Hooker Valley Track, Aoraki Mt Cook National Park

The Hooker Valley Walk passes by the Mueller Terminal Lake and then wends its way up the Hooker Valley, crossing three swing bridges to finally reach the Hooker Terminal Lake.  These terminal lakes have been formed by the ice retreating back from the terminal moraines. The ice has actually been retreating for more than 100 years but the lakes have only been forming in the last 50 years.  The return walk from the Whitehorse Hill carpark takes about three hours. Click on photos once to enlarge.

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Mt Sefton and the Mueller Terminal Lake

 

First swing bridge over outflow from Mueller Glacier Lake

First swing bridge over the Hooker River from below the Mueller Glacier Terminal Lake

 

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Mt Sefton (left) and The Footstool

In the photo above, the Stocking Glacier is the small glacier on the right directly under The Footstool.  One hundred years ago this glacier descended to the valley.  At that time the Mueller Glacier, coming from the left of the picture, filled the valley to the top of the moraine beneath the Stocking Glacier.  The glaciers started to retreat about 1900 as the world emerged from the Little Ice Age which began about AD 1350.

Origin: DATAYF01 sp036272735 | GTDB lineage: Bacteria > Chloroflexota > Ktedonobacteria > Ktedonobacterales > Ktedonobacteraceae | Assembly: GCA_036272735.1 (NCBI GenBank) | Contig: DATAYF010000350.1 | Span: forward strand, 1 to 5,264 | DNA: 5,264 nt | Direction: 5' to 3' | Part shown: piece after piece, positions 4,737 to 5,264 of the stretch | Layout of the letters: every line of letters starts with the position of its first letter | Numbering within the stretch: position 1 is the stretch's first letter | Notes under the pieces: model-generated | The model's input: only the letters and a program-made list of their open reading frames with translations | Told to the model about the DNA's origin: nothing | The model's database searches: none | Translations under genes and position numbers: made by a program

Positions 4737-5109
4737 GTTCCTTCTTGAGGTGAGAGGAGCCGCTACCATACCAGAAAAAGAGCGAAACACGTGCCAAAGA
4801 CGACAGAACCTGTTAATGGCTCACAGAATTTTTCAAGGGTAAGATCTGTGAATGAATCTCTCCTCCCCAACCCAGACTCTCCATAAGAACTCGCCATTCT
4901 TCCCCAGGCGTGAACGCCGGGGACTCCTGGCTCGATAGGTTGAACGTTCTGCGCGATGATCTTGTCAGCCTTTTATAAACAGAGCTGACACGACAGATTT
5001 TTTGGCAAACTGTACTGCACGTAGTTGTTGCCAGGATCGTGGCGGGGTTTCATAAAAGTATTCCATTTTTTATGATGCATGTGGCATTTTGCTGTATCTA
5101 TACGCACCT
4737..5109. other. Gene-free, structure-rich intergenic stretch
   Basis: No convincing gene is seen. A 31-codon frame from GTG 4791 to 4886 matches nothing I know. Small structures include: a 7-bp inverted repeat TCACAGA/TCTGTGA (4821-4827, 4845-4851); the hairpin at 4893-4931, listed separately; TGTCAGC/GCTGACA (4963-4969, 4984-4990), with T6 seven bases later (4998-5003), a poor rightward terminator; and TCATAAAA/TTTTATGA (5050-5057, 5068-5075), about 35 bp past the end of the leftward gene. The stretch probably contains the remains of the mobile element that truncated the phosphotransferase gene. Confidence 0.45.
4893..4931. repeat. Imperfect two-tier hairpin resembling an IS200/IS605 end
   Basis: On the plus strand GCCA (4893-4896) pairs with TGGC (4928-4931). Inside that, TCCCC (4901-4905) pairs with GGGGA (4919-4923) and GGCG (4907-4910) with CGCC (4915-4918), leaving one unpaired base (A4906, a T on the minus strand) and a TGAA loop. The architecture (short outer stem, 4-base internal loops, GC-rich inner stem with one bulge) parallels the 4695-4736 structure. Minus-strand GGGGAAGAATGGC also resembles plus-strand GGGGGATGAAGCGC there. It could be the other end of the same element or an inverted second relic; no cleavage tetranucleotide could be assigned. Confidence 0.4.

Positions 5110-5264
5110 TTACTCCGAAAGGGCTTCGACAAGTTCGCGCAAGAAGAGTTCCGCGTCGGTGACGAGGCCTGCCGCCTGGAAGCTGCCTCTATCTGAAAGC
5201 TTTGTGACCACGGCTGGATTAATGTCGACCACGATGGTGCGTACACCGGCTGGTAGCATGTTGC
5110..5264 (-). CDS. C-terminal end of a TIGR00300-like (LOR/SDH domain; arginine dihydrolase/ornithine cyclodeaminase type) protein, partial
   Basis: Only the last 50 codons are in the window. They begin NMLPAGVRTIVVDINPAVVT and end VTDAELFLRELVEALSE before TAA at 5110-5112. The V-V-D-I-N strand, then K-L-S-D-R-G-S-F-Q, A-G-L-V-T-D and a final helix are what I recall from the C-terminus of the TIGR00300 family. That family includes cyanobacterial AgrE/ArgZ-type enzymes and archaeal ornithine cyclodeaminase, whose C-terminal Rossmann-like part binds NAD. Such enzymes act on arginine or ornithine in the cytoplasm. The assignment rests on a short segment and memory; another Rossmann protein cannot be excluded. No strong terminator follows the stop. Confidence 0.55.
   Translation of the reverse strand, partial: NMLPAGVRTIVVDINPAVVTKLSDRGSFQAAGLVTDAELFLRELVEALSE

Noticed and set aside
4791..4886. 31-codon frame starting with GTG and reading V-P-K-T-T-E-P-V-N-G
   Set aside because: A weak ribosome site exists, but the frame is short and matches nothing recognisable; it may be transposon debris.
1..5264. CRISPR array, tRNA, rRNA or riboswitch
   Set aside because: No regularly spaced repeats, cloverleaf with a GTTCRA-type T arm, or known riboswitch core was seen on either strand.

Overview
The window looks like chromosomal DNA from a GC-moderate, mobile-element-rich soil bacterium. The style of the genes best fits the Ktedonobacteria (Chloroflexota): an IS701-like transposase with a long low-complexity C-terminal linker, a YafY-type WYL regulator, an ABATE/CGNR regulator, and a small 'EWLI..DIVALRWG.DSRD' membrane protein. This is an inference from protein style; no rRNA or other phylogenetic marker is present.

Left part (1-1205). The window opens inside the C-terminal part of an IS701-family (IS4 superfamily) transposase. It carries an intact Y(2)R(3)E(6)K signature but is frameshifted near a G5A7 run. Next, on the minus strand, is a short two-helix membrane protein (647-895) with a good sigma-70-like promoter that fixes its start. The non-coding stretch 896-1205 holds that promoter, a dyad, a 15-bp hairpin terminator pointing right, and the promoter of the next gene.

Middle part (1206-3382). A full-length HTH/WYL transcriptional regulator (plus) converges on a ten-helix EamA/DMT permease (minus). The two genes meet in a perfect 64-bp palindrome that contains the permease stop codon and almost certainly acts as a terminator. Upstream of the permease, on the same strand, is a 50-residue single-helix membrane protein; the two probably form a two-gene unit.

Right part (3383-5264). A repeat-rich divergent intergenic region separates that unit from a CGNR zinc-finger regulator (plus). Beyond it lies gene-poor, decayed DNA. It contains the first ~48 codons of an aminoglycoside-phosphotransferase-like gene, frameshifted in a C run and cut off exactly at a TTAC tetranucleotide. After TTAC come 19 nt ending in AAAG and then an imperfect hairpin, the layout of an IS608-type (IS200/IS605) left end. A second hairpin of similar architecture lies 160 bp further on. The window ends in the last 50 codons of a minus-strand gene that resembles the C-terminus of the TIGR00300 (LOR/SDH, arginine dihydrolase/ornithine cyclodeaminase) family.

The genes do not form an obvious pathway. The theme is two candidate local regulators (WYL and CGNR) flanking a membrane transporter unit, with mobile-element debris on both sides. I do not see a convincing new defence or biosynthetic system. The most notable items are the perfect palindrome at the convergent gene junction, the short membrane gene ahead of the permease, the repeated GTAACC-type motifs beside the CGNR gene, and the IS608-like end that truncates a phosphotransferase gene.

Hooker Bluff Bridge (second bridge) across the Hooker River

Hooker Bluff Bridge (second bridge) across the Hooker River looking down valley towards Lake Pukaki

In the photo above, the moraines that we are looking at are from the Little Ice Age deposited within the last few hundred years.  In the last major ice age, going back 20,000 years, the combined Hooker and Mueller Glaciers extended out into the Tasman Valley and then down another 45 km to the bottom of Lake Pukaki.

 

Crossing the Hooker Bluff Bridge with

Crossing the Hooker Bluff Bridge with The Footstool behind

 

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The Hooker River and Aoraki Mt Cook

These photos of Aoraki Mt Cook are actually of the Low Peak with the Middle Peak showing as the snowy bump just to the right.  The High Peak of Aoraki Mt Cook is further behind and not visible from the Hooker Valley. The main climbing route to the Low Peak is up the West Ridge on the left of the photo above.  The South Ridge from the right is a more difficult route and has recently been renamed the Hillary Ridge.

 

Stocking Stream Shelter

Stocking Stream Shelter

 

New boardwalk beyond the second bridge, construction completed in summer of 2013

New boardwalk beyond the second bridge, construction completed in summer of 2013

 

New constructed Upper Hooker Bridge (third swing bridge)

Newly constructed Upper Hooker Bridge (third swing bridge)

 

Hooker Glacier Terminal Lake overlooked by Aoraki Mt Cook

Hooker Glacier Terminal Lake with the rock-covered Hooker Glacier ice behind

The icebergs calve off the Hooker Glacier and are blown down the lake by the prevailing northwest winds. Eventually they ground on the bed of the lake.

 

Grounded icebergs at the outlet of the Hooker Terminal Lake

Grounded icebergs at the outlet of the Hooker Terminal Lake

 

Aoraki Mt Cook Tracks

Aoraki Mt Cook Tracks

Here is a map of the Mt Cook Region (including the Hooker Valley Track) that I have copied from the NZ Frenzy website. There is further information about the Mt Cook Region at the NZ Frenzy website.

 

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